Warming up the crowd at the 40th annual mid-April annual CATESOL conference with examples of English “bloopers,” from the likes of politicians and newspapers, educator H. Douglas Brown shared a San Francisco Chronicle headline that read, “For molesting kids, man is sentenced to English lessons,” and a quote from Gov. Schwarzenegger in which he said that “gay marriage is something that should happen between a man and a woman.”

Brown, retired from teaching in the graduate TESOL program at San Francisco State University, warmly acknowledged the good works of CATESOL since the 1970s, citing the practical, yet creative, hands-on information teachers have taken home from its conferences. He then reviewed the methodologies we’ve experienced in those 40 years, looked at where we were at the millennium (nearly ten years ago now!), and clarified today’s thinking and how we can move forward.

In the 70s, he recalled, ESL and EFL teachers were experimenting with the likes of “Suggestopedia,” through which one would learn English almost by osmosis (now pretty well debunked!), declaring Transformational Grammar irrelevant, and basically trying out methods that were, he said, “…probably too touchy-feely.” However, the concept of communicative competence sprang forth during this time and has endured ever since.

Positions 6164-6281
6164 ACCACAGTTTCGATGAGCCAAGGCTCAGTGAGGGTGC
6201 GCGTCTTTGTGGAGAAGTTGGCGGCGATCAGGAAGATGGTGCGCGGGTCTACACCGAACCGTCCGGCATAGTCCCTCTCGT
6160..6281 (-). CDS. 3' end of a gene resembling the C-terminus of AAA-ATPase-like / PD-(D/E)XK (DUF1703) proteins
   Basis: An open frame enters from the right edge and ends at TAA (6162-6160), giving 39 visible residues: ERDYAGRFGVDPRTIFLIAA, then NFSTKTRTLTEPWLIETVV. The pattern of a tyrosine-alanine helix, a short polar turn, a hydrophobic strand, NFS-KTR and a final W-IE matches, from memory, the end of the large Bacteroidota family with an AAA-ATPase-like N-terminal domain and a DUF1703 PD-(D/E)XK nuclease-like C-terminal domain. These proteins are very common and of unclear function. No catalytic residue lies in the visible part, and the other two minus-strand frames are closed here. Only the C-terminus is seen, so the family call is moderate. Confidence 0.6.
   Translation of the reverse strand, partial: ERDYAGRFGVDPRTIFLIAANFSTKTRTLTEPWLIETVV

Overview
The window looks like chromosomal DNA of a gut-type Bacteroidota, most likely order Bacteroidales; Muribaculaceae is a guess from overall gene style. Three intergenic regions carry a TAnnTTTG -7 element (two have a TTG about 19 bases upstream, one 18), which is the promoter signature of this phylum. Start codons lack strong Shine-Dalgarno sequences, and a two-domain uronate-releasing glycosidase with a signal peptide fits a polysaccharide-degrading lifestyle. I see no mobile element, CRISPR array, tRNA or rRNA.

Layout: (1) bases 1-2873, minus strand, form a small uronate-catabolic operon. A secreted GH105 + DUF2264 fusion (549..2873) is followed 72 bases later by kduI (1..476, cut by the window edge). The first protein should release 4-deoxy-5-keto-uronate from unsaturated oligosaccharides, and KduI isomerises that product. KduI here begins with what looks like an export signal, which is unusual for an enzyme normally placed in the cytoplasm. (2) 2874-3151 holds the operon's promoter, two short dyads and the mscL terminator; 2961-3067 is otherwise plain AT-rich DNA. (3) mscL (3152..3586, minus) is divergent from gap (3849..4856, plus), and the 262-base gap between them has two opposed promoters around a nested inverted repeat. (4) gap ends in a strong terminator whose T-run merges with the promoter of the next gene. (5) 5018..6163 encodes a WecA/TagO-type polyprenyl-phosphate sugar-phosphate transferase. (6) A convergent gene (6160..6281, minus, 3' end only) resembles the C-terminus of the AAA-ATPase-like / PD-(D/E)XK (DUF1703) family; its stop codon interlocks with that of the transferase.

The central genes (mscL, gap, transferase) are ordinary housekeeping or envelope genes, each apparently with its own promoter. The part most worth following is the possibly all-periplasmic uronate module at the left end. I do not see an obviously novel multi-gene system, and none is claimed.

At the millennium, some important theories at the forefront, according to Brown, were corpus linguistics which uses natural language at its base, CALL (computer-assisted language learning), the value of non-NESTs (native English-speaking teachers), and the concept of multiple intelligences. Regarding non-NESTS, Brown said, “The current thinking is they’re probably better than NESTs. NonNESTs have all personally gone through the process of learning a second language very well and thus can appreciate their learners' journeys and issues. Additionally, they usually have a deeper cultural appreciation for both the first and the second language culture. The minor issue of a non-native pronunciation is easily offset by these factors.”

Looking forward to the next decade, Brown declared three TESOL issues and trends to be particularly important: situated language learning; alternatives in assessment; and social responsibility.